The previous “bud scale” post engaged readers to an extent that made me feel another post with additional buds to scrutinize would be welcome. Apologies to non-woody plant aficionados!
When identifying woody plants in winter, one takes advantage of everything a tree or shrub has to tell you: bud/branch arrangement (opposite/alternate), bark, silhouette and terminal buds. Buds are so revealing that they alone can immediately tell you what species you are seeking to identify. Is there one bud at the tip of each branch (willows) or multiple terminal buds (red oak)? Are there bud scales (no-witch hazel; yes- bigtooth aspen)? If so, what are their number (willows – one) and arrangement (overlapping, like shingles – red oak)? Are the buds red (striped maple), brown (witch hazel), yellow (bitternut hickory), green, or some combination of these colors? Are they pointed (bigtooth aspen) or rounded (willow)? Every species of tree has buds with a unique combination of these characteristics. Now is the time to observe them, as some will soon start to open.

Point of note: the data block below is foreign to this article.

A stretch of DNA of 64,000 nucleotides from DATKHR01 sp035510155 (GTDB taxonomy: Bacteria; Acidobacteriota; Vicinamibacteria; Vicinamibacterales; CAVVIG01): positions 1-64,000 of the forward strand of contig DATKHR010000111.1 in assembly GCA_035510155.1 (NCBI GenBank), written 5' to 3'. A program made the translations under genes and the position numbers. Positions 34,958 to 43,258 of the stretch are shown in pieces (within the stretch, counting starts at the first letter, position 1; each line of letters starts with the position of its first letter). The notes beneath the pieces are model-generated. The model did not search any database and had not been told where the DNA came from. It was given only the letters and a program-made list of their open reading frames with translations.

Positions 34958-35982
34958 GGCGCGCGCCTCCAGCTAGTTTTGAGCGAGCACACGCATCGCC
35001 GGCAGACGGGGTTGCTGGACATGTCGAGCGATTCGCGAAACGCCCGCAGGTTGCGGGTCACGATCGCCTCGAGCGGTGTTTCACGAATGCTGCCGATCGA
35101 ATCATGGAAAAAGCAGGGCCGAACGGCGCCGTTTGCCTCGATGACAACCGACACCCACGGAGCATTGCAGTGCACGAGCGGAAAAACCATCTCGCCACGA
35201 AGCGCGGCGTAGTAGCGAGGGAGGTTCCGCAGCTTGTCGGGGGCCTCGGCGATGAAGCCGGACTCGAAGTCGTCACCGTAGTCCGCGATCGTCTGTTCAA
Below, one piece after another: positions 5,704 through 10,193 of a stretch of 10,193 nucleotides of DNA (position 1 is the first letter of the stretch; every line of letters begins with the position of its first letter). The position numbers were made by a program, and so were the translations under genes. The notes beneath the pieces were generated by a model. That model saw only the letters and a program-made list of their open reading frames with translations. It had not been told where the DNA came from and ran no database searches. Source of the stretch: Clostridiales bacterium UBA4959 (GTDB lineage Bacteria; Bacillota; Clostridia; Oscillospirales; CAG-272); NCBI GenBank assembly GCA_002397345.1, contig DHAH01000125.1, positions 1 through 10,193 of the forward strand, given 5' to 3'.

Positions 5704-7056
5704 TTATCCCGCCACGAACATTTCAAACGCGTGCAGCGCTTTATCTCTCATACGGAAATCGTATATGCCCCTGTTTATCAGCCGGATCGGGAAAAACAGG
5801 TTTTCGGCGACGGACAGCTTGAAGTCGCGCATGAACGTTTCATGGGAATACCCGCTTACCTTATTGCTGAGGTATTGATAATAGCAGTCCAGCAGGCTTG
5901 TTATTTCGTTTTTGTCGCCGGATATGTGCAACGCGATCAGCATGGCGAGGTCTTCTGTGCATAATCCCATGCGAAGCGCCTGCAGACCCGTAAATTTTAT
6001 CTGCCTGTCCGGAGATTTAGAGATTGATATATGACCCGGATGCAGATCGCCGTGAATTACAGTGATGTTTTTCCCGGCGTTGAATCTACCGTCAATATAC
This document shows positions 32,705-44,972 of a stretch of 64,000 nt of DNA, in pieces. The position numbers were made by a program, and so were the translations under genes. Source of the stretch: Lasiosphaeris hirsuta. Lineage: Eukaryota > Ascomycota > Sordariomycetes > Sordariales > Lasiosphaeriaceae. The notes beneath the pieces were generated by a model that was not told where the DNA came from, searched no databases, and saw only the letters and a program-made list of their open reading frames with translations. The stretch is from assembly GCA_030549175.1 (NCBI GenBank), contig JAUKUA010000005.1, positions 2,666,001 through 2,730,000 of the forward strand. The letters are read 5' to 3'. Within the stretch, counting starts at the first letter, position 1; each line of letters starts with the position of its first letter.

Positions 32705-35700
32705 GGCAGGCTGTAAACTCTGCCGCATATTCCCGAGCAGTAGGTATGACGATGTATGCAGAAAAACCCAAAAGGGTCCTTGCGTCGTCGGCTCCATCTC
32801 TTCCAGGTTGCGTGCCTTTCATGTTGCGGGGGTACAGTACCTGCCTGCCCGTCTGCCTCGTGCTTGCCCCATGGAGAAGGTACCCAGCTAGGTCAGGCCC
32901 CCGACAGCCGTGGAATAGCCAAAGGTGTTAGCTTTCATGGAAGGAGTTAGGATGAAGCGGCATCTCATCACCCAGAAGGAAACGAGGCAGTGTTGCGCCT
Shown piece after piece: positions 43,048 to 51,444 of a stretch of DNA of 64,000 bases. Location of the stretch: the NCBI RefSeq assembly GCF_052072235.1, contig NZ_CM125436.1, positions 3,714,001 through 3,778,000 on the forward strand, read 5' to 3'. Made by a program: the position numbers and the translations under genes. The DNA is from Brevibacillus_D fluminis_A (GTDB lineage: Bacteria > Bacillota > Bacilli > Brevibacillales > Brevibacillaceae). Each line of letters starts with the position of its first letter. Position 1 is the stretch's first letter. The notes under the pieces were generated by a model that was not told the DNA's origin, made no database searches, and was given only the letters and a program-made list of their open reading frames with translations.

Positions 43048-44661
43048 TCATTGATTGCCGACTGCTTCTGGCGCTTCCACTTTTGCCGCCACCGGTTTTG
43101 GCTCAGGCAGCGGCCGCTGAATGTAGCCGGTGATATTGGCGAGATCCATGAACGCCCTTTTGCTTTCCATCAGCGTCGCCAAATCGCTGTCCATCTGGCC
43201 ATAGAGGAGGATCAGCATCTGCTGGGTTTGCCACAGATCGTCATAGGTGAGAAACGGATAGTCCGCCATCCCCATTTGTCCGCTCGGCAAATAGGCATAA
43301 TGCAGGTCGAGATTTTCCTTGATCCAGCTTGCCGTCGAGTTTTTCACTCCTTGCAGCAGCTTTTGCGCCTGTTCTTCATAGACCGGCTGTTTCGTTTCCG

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Galls are abnormal plant growths that can be caused by insects, fungi, bacteria, nematode worms and mites. Insects cause the greatest number of galls and induce the greatest variety of structures. Galls provide both food and shelter for the organisms living within them. Galls develop during the growing season, often in buds and on leaves. Pine Cone Willow Galls, named for their resemblance to small pine cones, are found on willows, typically in terminal buds. A gall midge (Rhabdophaga strobiloides) is responsible for the willow bud going haywire and developing abnormally. (No-one has determined exactly how insects cause galls, whether it’s the act of laying eggs in or on the plant, or if it’s somehow connected to the chewing of the larvae into the plant.) Each gall-making insect has a specific host plant, or small group of related plant. The galls that each insect species induces and lives in while developing into an adult has a recognizable shape and size. When you think you’re seeing pines cones on willow trees, you’re not hallucinating, you’ve just discovered the temporary home and food supply of a tiny fly, known as a midge.